So tell me, what’s the name for your home? Or if you haven’t named it yet what would be the most fitting name for your home?


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Installing Hardware

Last week I shared updated progress pictures of our kitchen.  One of the updates was new hardware for our cabinets.  Installing the hardware was easy but I thought I would share a few tips that I used to make this easy upgrade super easy.

tips for installing hardwareWe bought these IKEA Tag door handles late last year in anticipation of finally getting this kitchen renovation tackled.
install ikea hardwareSix months later and the handles are finally up.  That’s not too bad, is it?  After opening the packages, I noticed that the dimensions for the spacing for the screws was given in both U.S. and metric measurements.  My first instinct is always to use U.S. measurements because that is what I am most familiar with.  I discovered though that the U.S. measurements didn’t actually line up with the center of the holes on the handles.  Which means had I used the U.S. measurements I would have ended up with a bunch of useless holes in my cabinets!  Womp. Womp. #bloggerfail

IKEA is a Swedish company so I hoped the metric measurements would be more accurate.  They were spot on.  So the lesson of the day is:  When dealing with a European company default to the metric measurements for accuracy.

Now, back to the process of installing the hardware. Placement of your handles is really up to you.  There are variables that can affect your placement… handle size, location of any trim on doors, and personal preference.

So to figure out my preferred location of our handles I held a handle up to decide which location worked best for me.  After deciding on a location I tilted the handle to the side and marked the location for the holes.  Genius, right?
install ikea hardwareApparently I was really cold that dat because I am wearing my Columbia jacket inside!  

Those markings are not what I used to drill the holes though.  First, I measured the distance from the holes to the side and bottom of the door and then adjusted to an easy to replicate measurement… for me 2 1/4″.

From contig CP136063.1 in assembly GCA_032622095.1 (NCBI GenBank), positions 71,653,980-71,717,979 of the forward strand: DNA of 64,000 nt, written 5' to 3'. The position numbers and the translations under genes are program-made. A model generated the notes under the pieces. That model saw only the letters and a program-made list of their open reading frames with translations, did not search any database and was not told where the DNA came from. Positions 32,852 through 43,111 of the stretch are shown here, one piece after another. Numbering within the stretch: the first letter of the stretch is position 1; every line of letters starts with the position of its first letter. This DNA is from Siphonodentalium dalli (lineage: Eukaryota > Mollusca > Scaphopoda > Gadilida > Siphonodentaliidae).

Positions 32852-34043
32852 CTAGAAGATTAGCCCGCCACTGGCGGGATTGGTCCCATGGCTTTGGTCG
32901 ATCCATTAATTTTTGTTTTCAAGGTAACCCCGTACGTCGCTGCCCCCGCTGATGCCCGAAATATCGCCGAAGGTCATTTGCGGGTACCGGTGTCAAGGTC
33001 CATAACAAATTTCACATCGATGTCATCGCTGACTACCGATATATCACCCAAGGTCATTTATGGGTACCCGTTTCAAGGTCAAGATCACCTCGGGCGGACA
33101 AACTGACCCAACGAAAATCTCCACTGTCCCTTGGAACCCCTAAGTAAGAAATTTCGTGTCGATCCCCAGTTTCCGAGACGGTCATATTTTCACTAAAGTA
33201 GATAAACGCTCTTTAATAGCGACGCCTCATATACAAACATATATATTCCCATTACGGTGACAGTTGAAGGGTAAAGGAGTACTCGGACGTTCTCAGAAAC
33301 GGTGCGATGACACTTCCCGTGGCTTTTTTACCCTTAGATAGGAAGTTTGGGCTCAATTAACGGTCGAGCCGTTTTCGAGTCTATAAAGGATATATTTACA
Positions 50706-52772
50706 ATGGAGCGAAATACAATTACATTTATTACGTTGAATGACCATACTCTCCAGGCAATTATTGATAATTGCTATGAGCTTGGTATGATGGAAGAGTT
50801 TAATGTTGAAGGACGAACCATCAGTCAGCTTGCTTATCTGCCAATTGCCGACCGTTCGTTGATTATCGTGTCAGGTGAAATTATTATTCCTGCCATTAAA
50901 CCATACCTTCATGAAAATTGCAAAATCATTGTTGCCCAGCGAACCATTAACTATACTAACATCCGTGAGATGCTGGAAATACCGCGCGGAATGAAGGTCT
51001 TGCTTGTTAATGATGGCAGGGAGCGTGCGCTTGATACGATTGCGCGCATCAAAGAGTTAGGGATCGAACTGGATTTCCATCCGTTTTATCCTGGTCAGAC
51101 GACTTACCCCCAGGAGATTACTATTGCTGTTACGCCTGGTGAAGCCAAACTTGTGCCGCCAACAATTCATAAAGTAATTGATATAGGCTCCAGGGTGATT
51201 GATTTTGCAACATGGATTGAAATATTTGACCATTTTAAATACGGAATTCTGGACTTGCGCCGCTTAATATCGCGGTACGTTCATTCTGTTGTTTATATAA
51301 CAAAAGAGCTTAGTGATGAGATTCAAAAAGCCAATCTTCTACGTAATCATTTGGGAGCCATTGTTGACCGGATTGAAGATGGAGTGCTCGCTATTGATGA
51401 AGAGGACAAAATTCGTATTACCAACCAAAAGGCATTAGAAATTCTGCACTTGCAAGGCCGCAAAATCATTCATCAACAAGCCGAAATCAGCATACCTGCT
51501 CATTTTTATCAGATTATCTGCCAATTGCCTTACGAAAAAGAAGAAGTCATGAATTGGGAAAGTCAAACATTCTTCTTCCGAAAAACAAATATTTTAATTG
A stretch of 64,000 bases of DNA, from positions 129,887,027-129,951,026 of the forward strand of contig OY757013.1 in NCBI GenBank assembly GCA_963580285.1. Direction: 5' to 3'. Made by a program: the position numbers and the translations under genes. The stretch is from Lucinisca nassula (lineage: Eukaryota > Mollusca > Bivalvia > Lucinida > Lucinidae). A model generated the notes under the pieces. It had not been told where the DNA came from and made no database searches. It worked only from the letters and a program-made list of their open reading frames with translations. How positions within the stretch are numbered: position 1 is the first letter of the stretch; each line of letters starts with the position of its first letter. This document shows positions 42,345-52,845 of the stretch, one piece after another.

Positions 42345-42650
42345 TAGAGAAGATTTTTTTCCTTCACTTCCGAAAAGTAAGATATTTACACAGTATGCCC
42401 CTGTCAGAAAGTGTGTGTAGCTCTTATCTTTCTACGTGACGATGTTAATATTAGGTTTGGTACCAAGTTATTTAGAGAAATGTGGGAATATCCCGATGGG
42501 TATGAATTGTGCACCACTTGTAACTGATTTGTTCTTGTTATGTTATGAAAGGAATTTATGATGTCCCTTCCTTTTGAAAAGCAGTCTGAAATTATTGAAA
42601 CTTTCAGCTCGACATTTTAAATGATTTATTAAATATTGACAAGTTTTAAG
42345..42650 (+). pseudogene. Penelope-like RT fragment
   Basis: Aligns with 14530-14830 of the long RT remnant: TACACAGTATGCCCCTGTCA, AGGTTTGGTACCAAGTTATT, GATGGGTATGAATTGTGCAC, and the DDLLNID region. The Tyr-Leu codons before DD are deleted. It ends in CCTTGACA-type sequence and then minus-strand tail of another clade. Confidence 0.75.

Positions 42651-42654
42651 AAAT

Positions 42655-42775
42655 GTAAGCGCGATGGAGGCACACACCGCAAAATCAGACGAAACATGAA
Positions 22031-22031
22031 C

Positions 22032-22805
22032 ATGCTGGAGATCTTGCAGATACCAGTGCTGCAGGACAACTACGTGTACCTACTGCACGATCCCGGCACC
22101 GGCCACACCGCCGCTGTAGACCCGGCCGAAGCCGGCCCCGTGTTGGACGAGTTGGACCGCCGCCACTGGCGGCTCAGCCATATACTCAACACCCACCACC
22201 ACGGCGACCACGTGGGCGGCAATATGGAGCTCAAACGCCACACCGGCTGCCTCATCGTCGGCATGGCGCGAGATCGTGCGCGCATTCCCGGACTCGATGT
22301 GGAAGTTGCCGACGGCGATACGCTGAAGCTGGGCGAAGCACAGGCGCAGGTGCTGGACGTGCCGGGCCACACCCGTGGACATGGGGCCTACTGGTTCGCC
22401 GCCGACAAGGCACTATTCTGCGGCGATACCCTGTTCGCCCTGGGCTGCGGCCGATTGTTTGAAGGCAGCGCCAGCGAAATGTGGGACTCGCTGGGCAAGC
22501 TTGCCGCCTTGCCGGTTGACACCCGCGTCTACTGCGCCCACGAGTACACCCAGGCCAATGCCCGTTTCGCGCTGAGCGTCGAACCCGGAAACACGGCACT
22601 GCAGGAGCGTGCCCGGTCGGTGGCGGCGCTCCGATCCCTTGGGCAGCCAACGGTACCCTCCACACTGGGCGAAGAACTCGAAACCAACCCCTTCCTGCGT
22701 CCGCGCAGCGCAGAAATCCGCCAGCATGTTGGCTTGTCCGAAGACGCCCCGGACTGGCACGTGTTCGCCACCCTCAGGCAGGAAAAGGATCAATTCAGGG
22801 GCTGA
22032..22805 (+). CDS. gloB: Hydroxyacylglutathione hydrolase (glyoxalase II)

Next, I made a template for easy and exact placement of all the holes on all the doors.
install ikea hardwareI aligned the bottom corner of the paper with the corner of the doors and then made small pencil marks through tiny holes that I had previously punched to indicate the location for the screws.

You may have noticed in the picture above that the center of the handle is also marked.   This is important when marking the location on a drawer.  I found it helpful to find the center of the drawers first and then mark the location of the holes.install ikea hardwareThe previous picture also shows the spackling that I used to cover the holes from our previous hardware.  The spacing on the IKEA Tag handles were a little bit wider than our previous handles but were easily hidden with some spackle and and sanding.

Next, ML drilled the holes while I sat in the background nervously hoping that the measurements were right.
install ikea hardwareAfter a few nail biting moments he assured me that the handle was installed without any trouble.  Yay, for taking it slow and trying to get those measurements as accurate as possible.  It truly was a battle against the non-perfectionist in me but it was completely worth it.

Before installing all the handles I sanded and painted the doors and then FINALLY got to enjoy the beauty of my new handles.sherwin williams alpaca, kitchen cabinetsSo, what nail biting tasks have you tackled lately?  Do you struggle with being a perfectionist like me? Or maybe you struggle because you are a perfectionist.  Sometimes ML’s perfectionism really gets on his nerves but it is who he is.

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How to Install a Tile Backsplash

Tips for how to install a tile backsplash

Installing our tile backsplash was a huge DIY step forward for Michael Luke. At first the idea of tackling such a major renovation task seemed daunting (see here)but with a little research and prep it proved to be rather easy and extremely rewarding.

The process can be broken down into six easy to manage steps:

1.  Sand and Clean the Wallsanding